The bible was old and leather and had this zipper on the edges that made the bible closeable.  I put the photo, the speech, and the bulletin inside and gave it to my pastor, asking him if he would keep it until we could talk about the service, about the guilt and spiritual fear I battled over it.

Maybe you are thinking that is an odd thing to do.  Maybe you are thinking doing so was an error in judgement or selfish by putting passing the burden of keeping the bible onto him.  I am thinking that I was rather stupid to trust that anyone else would value the bible enough to keep it safe for me.

It is lost.
Maybe one day it will be found.
Now, it is lost.

I have been wailing again, as I did following my father's death.  Confused wailing.  Painful wailing.  Swallowed up and drowning in an agony I neither expected nor understand.

I asked for the bible's return after learning of my pastor's departure.  Each week that has passed has worried me.  The recent emails noting difficulty finding it have worried me more.  The last telling me that the only unaccountable bible in his office is not my father's felled me.

I wailed.
I smothered Amos.
I curled in a ball feeling stupid for asking for help, stupid for trusting, and stupid for thinking that the bible would be kept safe.

I wailed and wailed and wailed and wailed.  Then, as I continued wailing:

  • I filed all the paperwork that has been sitting around since early fall.  I created 2015 file folders and put this year's documents away.  I also added two warranty packets and receipts to my warranties binder.
  • I opened my electronic checking and savings register program and set up all the monthly savings transfers to my two new accounts: one for Amos repairs and one for house repairs.  I also updated my Over/Under spreadsheet for all my accounts.
  • I updated my medical expenses spreadsheet for the year.
  • I finished and electronically filed my federal tax return.  I set up an electronic transfer payment.  I set up the transfer from savings to checking for that payment.  I printed the return and created a 2015 tax file for my filing cabinet.  
  • I finished and printed and signed my state tax return. I signed, dated, and created the mailing envelope.  I wrote out the check.  I set up the transfer from savings to checking for that payment.  I printed a copy of the return and added to the 2015 tax file.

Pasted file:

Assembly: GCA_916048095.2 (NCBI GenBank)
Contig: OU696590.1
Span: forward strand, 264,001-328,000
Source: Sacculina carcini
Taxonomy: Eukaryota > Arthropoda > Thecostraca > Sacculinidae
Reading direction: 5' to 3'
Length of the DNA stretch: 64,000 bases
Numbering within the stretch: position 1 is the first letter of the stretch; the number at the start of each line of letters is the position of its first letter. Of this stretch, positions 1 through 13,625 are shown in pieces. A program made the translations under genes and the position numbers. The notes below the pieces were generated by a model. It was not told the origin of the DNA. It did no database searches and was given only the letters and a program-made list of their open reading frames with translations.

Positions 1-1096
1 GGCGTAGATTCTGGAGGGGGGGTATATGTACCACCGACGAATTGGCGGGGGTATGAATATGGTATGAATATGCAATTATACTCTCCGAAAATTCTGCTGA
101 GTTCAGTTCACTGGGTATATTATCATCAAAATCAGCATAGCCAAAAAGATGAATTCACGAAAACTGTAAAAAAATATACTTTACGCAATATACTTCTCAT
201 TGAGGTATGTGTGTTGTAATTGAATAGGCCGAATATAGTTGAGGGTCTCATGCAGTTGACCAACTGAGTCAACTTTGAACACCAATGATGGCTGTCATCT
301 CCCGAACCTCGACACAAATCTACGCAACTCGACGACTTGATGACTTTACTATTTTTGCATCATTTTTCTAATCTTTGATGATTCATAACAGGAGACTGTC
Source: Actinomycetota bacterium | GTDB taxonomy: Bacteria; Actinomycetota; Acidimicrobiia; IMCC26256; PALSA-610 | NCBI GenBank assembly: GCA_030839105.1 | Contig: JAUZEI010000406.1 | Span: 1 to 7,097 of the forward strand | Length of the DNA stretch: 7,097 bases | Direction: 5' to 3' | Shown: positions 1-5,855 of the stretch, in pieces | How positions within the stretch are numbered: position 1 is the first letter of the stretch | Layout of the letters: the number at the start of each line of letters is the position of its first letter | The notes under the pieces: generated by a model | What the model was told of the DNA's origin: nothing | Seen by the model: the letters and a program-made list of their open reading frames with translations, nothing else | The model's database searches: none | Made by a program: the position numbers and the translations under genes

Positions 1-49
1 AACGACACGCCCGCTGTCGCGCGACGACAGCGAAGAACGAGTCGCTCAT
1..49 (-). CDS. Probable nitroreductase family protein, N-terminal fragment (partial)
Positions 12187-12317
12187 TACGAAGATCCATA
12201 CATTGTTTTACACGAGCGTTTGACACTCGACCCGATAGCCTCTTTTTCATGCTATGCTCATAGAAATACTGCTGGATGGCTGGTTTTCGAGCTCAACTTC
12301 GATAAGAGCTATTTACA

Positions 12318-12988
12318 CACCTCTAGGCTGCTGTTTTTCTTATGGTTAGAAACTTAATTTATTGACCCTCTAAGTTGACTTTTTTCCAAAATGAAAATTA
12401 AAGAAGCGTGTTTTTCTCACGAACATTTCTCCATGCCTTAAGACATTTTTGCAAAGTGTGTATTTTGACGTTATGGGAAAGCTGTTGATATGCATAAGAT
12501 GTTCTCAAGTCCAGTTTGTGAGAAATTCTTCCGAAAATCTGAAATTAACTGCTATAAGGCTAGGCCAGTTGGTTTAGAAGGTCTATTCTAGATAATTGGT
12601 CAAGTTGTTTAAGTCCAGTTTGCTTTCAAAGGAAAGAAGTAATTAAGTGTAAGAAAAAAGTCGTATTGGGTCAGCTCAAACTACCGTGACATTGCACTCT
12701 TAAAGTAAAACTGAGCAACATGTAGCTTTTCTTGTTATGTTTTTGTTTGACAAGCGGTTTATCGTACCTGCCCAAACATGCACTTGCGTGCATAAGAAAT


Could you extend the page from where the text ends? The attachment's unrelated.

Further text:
• I backed up my entire computer.
  • I did laundry.
  • I cut Amos' hair and nails and pulled the curls from inside his ears.
  • I swept the garage floor.
  • I unpacked the shipment of granola bars I received last month, cut off and put in an envelope the school savings coupon, and flattened all the boxes.
  • I collected all the trash about the house, took it out to the trash bin, and replaced the bag in the kitchen trash.
  • I took all the recycling out to the recycling bin.
  • And I packaged up the literacy books that I am sending to my nephew's tutor to help him with his studies.

It was a long, long, long night.

The wailing eventually ended as I worked through those tasks.  But the pain of the loss hurts.  Even now, I am overwhelmed writing this, tears falling and such pain.  It is like losing my father again.  I had wanted his brownie camera. I have a collection of old cameras and would have liked to have his in there.  I even asked for the last DVD we watched together ("The Gauntlet").  I didn't even know about the bible, nor would I have wanted it.  But it was the only thing that I have that was his ... well, I've had his baby shoes ever since my grandmother died.  But those were hers, if that makes sense.  I have nothing of his.

I honestly have no hope that the bible will be eventually found.  Were it given to me for safe keeping, I would have put it in a filing cabinet under my name or in a drawer with a note on top explaining what it was.  I cannot understand how it was lost.  But my church is rather large and who knows when it went missing or where it could be.  My dire self is most certain it was donated in some clear out or other organizing/reducing activities.

I could have maybe shoved the bible in the glove compartment.  Or perhaps found an obscure corner of the deacon's bench.  I'm sure I could have done a half dozen things better than asking someone to keep it for me until looking at it didn't distress me so much.

Mostly, right now, I am loathing just how weak I am and how that weakness led to the loss of those things of my father, of his life, for which there is no recreation or replacement.